Ayesha A, Gursharan S, Santvana K*, Sahil D, Manoj KSk, Shailly K, Sushil G and Harish CS
Department of Anesthesia and Intensive Care, VMMC and Safdarjung Hospital, IndiaFulltext PDF
Spinal anesthesia is a commonly performed anesthetic procedure for inguinal, gynecological, obstetric and lower limb surgical/orthopedic procedures. Neurological complications after an uneventful spinal anesthesia and surgery are infrequent and dangerous. One such complication is meningitis or meningoencephalitis, which may be infectious or non-infectious in etiology. One subset of non-infectious meningitis is Drug-Induced Aseptic Meningitis (DIAM). DIAM may be difficult to distinguish from bacterial meningitis by clinical picture (fever, nuchal rigidity, headache, disorientation) and laboratory investigations. CSF analysis may show polymorphic picture on cytology with increased protein levels and normal to decreased glucose levels. CSF cultures are invariable negative in DIAM. Antibiotics, if started empirically, may be stopped after a diagnosis of DIAM has been made. Bupivacaine has been frequently implicated as a causative agent for postspinal anesthesia DIAM. The condition is self-limiting with spontaneous and complete recovery. We present a case of an ASA (American Society of Anesthesiologists) Grade I patient posted for arthroscopic knee surgery under spinal anesthesia. The patient developed meningeal signs in postoperative period and was admitted to ICU. DIAM seemed probable after eliminating bacterial meningitis as a probable diagnosis by negative CSF culture. The patient showed a complete recovery within a few days and was discharged uneventfully.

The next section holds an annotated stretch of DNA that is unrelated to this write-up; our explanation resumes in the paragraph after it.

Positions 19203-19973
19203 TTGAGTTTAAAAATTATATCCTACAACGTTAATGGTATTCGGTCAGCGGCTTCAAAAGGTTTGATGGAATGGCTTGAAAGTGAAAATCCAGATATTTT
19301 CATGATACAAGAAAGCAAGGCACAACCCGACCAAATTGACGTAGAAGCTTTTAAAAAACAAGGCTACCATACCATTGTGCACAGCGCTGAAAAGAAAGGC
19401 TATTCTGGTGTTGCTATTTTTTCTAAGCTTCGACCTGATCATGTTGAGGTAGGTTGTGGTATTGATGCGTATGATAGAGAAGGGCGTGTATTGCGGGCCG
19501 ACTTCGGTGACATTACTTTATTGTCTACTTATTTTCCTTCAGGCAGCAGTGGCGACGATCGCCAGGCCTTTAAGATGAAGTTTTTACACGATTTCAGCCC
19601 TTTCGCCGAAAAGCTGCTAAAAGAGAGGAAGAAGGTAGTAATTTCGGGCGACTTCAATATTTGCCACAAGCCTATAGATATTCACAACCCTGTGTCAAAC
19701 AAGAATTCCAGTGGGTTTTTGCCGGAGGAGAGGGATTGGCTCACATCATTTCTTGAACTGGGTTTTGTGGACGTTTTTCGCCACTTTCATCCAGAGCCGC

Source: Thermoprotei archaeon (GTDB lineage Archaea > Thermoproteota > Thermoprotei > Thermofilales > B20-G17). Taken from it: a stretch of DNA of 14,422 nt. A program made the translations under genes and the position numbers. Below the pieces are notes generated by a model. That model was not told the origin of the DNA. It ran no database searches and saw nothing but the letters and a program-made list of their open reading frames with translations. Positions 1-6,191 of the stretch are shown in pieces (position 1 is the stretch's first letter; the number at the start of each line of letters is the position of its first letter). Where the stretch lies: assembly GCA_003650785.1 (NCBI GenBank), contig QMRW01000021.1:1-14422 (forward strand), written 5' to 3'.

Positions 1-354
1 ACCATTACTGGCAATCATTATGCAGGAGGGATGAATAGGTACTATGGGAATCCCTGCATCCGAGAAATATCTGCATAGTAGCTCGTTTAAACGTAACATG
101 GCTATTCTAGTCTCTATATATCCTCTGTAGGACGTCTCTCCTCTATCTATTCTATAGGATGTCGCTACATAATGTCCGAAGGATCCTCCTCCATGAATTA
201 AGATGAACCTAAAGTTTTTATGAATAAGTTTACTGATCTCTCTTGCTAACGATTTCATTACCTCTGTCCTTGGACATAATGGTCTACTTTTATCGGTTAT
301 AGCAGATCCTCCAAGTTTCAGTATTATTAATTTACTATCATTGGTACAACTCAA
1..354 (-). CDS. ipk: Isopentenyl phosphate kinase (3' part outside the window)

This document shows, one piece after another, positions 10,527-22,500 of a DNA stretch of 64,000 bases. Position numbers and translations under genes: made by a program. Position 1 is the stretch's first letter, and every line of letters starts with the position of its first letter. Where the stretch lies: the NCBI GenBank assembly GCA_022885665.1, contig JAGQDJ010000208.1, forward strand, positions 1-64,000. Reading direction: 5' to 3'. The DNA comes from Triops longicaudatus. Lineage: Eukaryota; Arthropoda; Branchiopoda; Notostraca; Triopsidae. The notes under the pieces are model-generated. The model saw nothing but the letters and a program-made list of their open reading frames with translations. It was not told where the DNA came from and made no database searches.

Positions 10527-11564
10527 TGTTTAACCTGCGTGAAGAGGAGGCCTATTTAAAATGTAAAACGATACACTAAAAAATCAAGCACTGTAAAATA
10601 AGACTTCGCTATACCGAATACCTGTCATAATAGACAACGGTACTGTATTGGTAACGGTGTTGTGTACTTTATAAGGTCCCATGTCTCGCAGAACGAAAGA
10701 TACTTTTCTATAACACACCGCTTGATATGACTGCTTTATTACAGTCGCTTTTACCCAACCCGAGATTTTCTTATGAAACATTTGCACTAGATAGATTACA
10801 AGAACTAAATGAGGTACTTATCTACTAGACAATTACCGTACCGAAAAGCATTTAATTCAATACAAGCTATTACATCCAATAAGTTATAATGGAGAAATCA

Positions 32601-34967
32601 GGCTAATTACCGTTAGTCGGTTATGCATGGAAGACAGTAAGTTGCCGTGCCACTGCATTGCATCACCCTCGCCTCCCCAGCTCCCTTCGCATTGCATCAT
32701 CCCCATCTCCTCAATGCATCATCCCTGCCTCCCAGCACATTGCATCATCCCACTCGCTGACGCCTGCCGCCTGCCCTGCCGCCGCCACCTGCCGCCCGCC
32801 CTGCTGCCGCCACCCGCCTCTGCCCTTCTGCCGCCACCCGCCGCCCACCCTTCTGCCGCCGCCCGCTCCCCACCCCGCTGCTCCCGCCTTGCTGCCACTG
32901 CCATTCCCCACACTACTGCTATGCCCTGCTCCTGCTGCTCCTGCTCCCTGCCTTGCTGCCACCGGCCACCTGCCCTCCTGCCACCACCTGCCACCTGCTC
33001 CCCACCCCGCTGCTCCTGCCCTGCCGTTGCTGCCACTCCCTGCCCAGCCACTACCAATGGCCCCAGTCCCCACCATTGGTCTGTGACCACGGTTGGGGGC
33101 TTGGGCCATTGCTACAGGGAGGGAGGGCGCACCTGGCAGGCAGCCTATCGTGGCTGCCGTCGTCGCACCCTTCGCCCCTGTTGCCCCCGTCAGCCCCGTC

Aseptic meningitis; Bupivacaine; DIAM; Intensive care; Neck rigidity; Anesthesia; Subarachnoid block
Ayesha A, Gursharan S, Santvana K, Sahil D, Manoj KSk, Shailly K, et al. Aseptic Meningitis after Spinal Anesthesia: Diagnostic Dilemma for Anesthetist, Surgeon, and Intensivist Alike!. Clin Case Rep Int. 2022; 6: 1379.